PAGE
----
Federal tax credits for seniors and other tax considerations

These tax measures may result in tax savings for you   

  • The age amount:  You can claim this amount if you are 65 years of age or older and your net income is less than $80,256 (for 2013). If your net income was $34,562 or less, you would qualify for a $6,854 credit. If you earn between $34,562 and $80,256 you have to calculate your claim
  • Pension income amount: If you reported “eligible pension,” “superannuation” or “annuity payments” on your tax return, you may be able to claim up to $2,000. To find out if you can claim the pension income amount, visit the Canada Revenue Agency website.  
  • Pension sharing: If you and your spouse or common-law partner are both receiving Canada Pension Plan (CPP) benefits, you may be able to share your benefits. A few key facts about pension sharing:
    • Pension sharing can result in tax savings.
    • The overall amount of your benefits do not increase or decrease with pension sharing.
    • You have to apply to share your CPP benefits.
  • Pension income splitting: You and your spouse or common-law partner may be able to split your eligible pension income, including:
    • annuity payments from a superannuation or pension fund or plan
    • annuity and registered retirement income fund (including life income fund) payments
    • registered retirement savings plan (RRSP) annuity payments.
 For more information, visit the Pension income splitting section of CRA’s wesbite.

 Other tax credits you might qualify for 

  • Medical expenses: For many people, medical expenses increase as they grow older. Be sure to keep track of your medical expenses because you may be able to claim certain eligible medical expenses for yourself and your spouse or common-law partner when filing your taxes.
The disability tax credit (DTC): If you suffer from a severe and prolonged impairment in physical or mental functions, you might be eligible for the DTC. The DTC might reduce the amount of income tax that you have to pay in a year to help offset some of the costs of dealing with impairment.
For more information on the DTC and other medical and disability-related information, visit the Canada Revenue Agency (CRA) website.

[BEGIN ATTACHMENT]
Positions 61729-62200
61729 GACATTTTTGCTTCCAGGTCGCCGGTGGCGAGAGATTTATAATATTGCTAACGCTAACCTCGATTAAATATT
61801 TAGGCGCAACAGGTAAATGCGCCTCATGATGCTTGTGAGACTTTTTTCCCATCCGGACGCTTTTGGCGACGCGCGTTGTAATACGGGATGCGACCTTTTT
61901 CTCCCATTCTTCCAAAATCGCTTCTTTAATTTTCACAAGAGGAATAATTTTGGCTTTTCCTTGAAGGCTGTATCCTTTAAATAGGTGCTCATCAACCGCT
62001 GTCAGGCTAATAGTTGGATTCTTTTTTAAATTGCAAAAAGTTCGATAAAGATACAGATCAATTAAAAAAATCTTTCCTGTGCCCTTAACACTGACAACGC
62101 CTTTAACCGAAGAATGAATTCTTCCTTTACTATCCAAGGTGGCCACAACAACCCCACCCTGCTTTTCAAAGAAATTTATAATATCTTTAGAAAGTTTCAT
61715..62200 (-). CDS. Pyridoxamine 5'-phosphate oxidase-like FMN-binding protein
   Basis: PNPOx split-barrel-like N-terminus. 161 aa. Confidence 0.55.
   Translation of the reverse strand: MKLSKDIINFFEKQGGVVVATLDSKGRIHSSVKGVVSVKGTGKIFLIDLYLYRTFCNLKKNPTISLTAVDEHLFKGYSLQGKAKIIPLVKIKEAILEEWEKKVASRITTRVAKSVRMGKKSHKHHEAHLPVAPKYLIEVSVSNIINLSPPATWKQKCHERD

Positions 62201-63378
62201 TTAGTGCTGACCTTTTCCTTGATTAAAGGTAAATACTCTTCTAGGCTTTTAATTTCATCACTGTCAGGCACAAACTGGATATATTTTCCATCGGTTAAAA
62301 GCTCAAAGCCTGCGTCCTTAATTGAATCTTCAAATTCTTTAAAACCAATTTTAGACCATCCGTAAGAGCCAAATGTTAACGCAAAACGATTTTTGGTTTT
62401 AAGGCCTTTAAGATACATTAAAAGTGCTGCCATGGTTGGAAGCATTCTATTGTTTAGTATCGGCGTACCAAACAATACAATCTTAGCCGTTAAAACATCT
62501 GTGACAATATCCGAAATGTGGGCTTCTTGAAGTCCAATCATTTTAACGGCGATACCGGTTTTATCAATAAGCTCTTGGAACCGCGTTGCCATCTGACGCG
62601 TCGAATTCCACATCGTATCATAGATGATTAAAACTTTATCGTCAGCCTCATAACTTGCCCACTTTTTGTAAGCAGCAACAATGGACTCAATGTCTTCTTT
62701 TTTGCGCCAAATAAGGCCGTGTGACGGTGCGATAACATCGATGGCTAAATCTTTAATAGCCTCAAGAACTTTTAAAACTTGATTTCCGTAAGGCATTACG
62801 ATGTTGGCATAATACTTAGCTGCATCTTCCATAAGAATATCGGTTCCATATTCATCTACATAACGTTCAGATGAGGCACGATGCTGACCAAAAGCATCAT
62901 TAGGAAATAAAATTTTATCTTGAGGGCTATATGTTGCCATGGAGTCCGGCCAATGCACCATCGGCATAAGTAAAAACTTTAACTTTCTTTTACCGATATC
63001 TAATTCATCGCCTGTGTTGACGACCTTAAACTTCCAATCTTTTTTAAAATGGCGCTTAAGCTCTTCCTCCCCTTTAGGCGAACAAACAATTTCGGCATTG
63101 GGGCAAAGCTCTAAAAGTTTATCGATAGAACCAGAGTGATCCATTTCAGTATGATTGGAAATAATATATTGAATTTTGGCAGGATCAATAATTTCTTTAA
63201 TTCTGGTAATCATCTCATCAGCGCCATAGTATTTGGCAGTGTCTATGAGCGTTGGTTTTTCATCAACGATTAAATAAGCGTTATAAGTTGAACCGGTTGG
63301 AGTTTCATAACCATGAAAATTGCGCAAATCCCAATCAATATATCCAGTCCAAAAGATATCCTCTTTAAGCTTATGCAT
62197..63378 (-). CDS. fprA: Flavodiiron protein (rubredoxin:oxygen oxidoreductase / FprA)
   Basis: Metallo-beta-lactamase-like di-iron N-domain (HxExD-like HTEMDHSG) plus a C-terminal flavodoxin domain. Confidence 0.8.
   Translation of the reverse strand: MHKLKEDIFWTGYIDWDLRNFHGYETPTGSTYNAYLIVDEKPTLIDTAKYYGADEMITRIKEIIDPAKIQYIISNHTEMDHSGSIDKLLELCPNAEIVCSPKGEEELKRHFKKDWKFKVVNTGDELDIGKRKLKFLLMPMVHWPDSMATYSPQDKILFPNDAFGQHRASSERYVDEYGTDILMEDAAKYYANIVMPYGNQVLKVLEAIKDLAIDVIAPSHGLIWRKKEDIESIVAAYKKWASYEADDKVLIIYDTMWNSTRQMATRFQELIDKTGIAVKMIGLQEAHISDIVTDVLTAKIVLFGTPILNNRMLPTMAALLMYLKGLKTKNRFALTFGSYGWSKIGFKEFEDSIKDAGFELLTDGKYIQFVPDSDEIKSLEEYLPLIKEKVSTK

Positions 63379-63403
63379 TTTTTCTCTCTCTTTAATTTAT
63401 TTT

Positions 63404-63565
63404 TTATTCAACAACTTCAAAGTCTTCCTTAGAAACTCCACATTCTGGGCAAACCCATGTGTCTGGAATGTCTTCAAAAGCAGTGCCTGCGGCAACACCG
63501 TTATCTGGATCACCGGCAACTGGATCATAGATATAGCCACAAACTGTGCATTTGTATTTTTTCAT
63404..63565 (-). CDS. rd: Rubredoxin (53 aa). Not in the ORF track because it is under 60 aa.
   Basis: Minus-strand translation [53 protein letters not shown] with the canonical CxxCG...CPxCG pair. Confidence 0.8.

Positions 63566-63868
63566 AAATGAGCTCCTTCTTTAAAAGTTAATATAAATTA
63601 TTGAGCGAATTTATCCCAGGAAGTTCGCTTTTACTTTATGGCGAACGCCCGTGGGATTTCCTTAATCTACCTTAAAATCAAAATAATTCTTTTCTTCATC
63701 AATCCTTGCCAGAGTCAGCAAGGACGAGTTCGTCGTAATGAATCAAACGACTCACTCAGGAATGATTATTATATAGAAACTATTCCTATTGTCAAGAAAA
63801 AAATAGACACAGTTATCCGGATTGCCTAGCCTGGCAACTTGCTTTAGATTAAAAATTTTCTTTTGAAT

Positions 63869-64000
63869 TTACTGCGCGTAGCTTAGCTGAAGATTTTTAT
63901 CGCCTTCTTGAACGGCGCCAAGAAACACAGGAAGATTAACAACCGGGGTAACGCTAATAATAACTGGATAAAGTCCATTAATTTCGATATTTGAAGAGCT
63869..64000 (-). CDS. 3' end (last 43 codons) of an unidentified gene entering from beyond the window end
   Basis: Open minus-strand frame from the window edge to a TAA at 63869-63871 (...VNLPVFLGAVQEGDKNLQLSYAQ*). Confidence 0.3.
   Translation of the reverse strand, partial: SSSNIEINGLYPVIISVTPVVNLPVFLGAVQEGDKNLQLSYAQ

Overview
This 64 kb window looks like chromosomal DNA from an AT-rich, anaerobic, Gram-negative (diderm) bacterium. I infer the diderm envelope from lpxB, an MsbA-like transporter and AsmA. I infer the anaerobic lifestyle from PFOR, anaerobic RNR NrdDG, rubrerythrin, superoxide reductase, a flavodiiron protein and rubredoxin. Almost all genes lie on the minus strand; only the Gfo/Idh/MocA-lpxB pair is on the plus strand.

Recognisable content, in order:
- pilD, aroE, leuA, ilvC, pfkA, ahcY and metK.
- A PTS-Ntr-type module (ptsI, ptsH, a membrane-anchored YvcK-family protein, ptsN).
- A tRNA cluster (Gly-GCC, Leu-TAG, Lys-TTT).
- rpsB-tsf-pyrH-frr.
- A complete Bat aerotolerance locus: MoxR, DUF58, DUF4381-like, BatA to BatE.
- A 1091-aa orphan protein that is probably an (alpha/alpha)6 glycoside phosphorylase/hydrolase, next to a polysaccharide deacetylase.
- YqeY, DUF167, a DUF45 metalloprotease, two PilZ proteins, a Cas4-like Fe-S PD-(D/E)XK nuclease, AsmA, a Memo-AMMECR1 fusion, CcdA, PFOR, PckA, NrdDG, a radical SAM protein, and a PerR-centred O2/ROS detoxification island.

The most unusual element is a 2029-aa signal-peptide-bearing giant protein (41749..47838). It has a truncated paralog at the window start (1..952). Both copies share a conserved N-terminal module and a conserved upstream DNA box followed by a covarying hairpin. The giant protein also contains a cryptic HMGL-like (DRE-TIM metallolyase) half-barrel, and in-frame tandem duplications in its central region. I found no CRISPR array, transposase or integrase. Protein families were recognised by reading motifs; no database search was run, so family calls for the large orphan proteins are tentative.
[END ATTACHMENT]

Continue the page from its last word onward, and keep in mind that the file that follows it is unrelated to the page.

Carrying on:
• Family caregiver amount: This tax amount provides additional tax relief to people caring for relatives in poor health, including spouses and common-law partners.

    For more information, visit the CRA website.

Provincial or territorial tax credits

Don’t forget to check for similar provincial or territorial tax credits that you may be eligible to claim. 

Reduction of Old Age Security (OAS) pension for higher-income seniors  

The OAS Recovery Tax is part of the Income Tax Act and requires all higher-income pensioners to repay their OAS pension at a rate of 15 percent of their income above a certain threshold.
If your net income is less than $70,954 per year (for 2013) then there is no impact on the OAS pension you receive. This is the case for the large majority of Canadian seniors.
Those with a net income between $70,954 (2013) and approximately $114,640 will receive a reduced amount of OAS pension.
The OAS Recovery Tax is 15% of the difference between your income and the OAS repayment threshold ($70,954). For example:


Adam’s net income (2012)
OAS recovery threshold  in 2013
Difference(Adam’s income minus the OAS recovery tax threshold)
OAS amount recovered from Adam (15% of the difference)
OAS pension maximum amount in 2013*
Adam’s OAS amount after the OAS recovery tax in 2013*
 *Amounts assume that the individual has at least 40 years of residence in Canada, which is a requirement to receive the full OAS benefit. 
To calculate your OAS amount, you can use the following formula: 
Step 1: (A) net income – (B) recovery threshold = (C) income difference
Step 2: (C) income difference  x 15% = (D) OAS amount recovered
Step 3: (E) OAS pension maximum amount – (D) OAS amount recovered = (F) OAS amount
Those with a net income of $114,640 a year, or more, will have to pay back all of their OAS pension.

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